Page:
Biomass Boilers are eligible for the Renewable Heat Incentive (RHI).

The RHI is very similar to the FIT (Feed in Tariff) scheme for renewable electricity; however the RHI only applies to technologies that generate renewable heating.

The purpose of the RHI is to encourage take-up of renewable heat technologies that are typically more expensive to install and run than traditional fossil-fuel heating systems.

The Government implemented the RHI cash incentive scheme means you will be paid quarterly on the total amount of renewable heat generated, which is expressed in kilo watt hours (kwh).

Definition of Commercial / Domestic sectors

“…where a renewable heating installation serves a single private residential dwelling only. This does not include multiple residential dwellings served by one renewable heating installation (e.g. district heating) nor residential dwellings which have been significantly adapted for non-residential use. For example, a house where someone works or runs a business from home would be considered domestic whereas a house converted to be a shop or bed & breakfast would be considered non-domestic. This means that if a company, private landlord or registered social landlord installs single renewable heating units, in one or multiple residential dwellings, this would constitute a domestic installation.”

Included Technologies

Only technologies that fall under the Microgeneration Certification Scheme (MCS) accredited, and installed by MCS accredited installers, will be eligible for the RHI payment.

  1. Ground Source Heat Pumps.
  2. Solar Thermal
  3. Biomass Boilers
  4. Air Source Heat Pumps are not included for commercial but are included for domestic.
  5. Biogas.
  6. Biomethane
  7. Bioliquids
  8. Combined Heat and Power (CHP

Wood burning stoves, air convection heaters and open fires are not included under the RHI scheme.

The MCS accreditation scheme was implemented to ensure that purchasers of energy systems are covered under OFGEM’s Code of Conduct and Consumer Protection policies.

Tariff Rates

Non Domestic Renewable Heat Incentive (ndRHI)

You receive a guaranteed 20 year, index linked payment.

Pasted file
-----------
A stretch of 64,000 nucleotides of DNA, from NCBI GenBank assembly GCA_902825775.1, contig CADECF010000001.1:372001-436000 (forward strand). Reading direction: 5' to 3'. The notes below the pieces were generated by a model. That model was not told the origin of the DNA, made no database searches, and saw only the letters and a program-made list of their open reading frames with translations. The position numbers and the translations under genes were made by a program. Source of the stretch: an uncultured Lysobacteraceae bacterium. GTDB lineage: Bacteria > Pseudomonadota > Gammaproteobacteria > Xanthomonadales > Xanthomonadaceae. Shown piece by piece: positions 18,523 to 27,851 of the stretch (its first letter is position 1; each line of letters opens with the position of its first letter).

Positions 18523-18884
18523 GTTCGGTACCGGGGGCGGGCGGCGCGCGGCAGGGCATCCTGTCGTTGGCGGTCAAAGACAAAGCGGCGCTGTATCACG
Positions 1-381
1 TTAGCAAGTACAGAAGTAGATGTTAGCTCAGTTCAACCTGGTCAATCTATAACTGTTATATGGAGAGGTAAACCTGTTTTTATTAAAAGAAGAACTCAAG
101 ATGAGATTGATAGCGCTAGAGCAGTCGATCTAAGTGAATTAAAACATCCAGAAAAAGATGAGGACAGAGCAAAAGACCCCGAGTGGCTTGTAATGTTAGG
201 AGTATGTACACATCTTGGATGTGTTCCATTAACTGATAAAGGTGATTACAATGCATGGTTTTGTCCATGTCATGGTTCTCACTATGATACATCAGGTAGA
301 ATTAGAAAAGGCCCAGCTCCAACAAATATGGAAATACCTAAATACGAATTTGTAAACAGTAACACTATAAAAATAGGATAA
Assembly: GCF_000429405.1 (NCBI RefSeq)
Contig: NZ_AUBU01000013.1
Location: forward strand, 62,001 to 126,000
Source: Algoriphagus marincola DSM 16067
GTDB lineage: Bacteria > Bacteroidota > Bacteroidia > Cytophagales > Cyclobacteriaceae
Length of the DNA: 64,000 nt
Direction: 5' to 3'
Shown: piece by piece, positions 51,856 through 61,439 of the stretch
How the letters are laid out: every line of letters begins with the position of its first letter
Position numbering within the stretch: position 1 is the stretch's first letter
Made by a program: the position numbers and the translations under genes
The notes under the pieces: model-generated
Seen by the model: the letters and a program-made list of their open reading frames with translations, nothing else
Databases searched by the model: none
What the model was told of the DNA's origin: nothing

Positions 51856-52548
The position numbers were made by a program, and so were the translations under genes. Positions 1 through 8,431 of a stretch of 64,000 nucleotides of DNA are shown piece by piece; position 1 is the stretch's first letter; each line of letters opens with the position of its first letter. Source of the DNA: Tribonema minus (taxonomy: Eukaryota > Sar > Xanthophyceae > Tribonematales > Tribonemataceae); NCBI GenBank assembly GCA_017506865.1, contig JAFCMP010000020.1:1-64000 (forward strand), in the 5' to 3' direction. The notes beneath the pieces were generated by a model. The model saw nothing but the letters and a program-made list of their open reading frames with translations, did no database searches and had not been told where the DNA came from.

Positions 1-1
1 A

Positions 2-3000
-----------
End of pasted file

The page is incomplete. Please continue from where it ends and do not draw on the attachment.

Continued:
The payment is based on the size of the boiler multiplied by the run time of the boiler which is metered, multiplied by the ndRHI rate.

Boiler Size                           72kW

Current ndRHI Rate        6.8p per kW hour

Run Time                             1,314 hours

Annual RHI Payment =   £6,790

Plus your expected fuel savings of 40%.


Two Tier Payment

A boiler will typically run at peak load for 15% of the year – this equates to 1,3,14 hours.

In order to avoid fraudulent claiming by letting a boiler run 24/7 Ofgem put in place a cap.

The ndRHI will pay a higher rate of 6.8p per kW hour for up to 1,3,14 hours and thereafter a rate of 1.8p per kW hour. With pellet typically costing 4.2p per kW this stops fraudulent profiteering.

Domestic RHI (dRHI)

You receive a guaranteed 7 year, index linked payment.

The annual dRHI payment is derived by an independent Domestic Energy Advisor (DEA) undertaking a Green Deal Assesment.

The assessment determines the kW hours a household will use in a year for heating and hot water. The kW Hours figure produced is simply multiplied by the dRHI rate and that is the amount paid per annum.


Annual kW hours             55,000 (generated from Green Deal Assessment)

dRHI Rate                            10.98 per kW hour

Annual RHI Payment =   £6,039

How to Apply for the Renewable Heat Incentive

To apply for the RHI  is very simple. You need to do contact a Microgeneration Certification Scheme (MCS) accredited installer should undertake a full survey and recommend a suitable renewable energy technology for you and complete the installation for you.

You need a MCS certificate and a Green Deal Assessment Certificate. Then simply apply online.